United action needed against sectarian riots

The nights of rioting which took place in East Belfast, beginning on the evening of Monday 31st August, brought into sharp focus many of the underlying issues which exist in Northern Ireland. They demonstrated that, eleven years on from the signing of the Good Friday Agreement, we still live in a deeply divided society with huge social problems, problems which the politicians in Stormont are incapable of dealing with. By Daniel Waldron

The trouble erupted after Sinn Fein organised an event to mark the closure of the Mountpottinger Road police station on the Monday evening. Crowds of young people from Catholic and Protestant areas gathered in the area, numbering up to 200, some of whom were armed, leading to stones and petrol bombs being hurled. The police waded into the conflict and began firing plastic bullets into the crowds. Three of those involved in the rioting have subsequently been arrested. 

No doubt, an element of the rioting was purely anti-social behaviour. This is to be expected, however, when one in five young people in the North are out of work and with few prospects for a decent future, feeling alienated from society. This proportion would be even higher in the deprived working-class areas that those involved in the rioting were drawn from. This is exacerbated by the complete lack of social housing and youth facilities available to these young people. 

On the other hand, there was also a consciously sectarian edge to the conflict. Even though paramilitary-style violence has decreased, Northern Ireland is more divided than ever before, with fewer people mixing with ‘the other community’, sectarian turf wars and more peace walls than before the ‘peace process’. It is almost certain that dissident republican groups and rogue loyalist elements, determined to drag the working class into all-out conflict, intentionally stoked up the trouble for their own ends.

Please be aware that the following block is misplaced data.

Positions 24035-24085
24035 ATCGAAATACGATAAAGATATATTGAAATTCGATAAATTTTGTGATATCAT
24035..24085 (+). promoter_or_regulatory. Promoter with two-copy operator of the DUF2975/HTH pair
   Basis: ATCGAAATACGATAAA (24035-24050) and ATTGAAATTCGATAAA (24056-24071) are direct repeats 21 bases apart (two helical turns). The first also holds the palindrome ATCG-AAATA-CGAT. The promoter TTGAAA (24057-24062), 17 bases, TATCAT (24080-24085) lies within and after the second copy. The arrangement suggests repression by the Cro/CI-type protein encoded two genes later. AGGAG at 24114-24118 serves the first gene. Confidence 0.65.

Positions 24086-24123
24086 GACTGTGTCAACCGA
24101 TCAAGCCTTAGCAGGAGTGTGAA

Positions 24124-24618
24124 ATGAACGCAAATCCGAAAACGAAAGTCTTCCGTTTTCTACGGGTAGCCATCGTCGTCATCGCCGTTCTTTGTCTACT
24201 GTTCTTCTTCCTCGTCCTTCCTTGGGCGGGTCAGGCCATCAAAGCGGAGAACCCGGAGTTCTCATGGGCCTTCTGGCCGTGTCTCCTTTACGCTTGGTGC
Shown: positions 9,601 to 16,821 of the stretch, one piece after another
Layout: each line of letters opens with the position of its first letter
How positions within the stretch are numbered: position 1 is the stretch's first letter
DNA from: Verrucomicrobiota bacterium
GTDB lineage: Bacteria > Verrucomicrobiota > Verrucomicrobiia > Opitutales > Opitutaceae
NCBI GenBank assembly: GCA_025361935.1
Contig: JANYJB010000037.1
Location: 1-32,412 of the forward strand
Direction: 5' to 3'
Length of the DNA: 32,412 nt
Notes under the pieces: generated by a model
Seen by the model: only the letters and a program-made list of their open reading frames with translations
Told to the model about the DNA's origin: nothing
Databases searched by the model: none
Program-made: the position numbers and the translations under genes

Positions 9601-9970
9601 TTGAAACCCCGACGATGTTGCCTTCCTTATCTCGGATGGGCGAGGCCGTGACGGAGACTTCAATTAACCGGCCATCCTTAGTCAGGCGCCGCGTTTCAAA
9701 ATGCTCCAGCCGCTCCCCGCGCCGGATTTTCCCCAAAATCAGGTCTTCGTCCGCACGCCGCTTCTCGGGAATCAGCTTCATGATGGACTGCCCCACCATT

These riots were a perfect example of the inability of the main parties to unite the communities. While they aim to hold together their coalition at Stormont, these parties rely on sectarian division for their support base. Thus, while Sinn Fein now accepts the PSNI and participated fully in the Policing Board and DPPs, and actually called for more policing to stop the riots, they still mark the closure of police stations in an attempt to appeal to grassroots republicans that they are increasingly alienated from. Similar contradictions can be seen with the unionist parties. The right-wing economic policies of these parties also create the social and economic desperation in which more hardline elements can grow.

Only working-class communities themselves can prevent scenes like this being repeated. This is not a pie-in-the-sky idea, but something which has worked in the past. Most residents want to be able to go about their lives in peace, without the threat of their homes being attacked or under siege. Joint forums should now be established between the communities in these areas, based on ordinary residents, to discuss ways they can prevent alienated and sectarian elements from creating a conflict which they do not want for themselves or their children.


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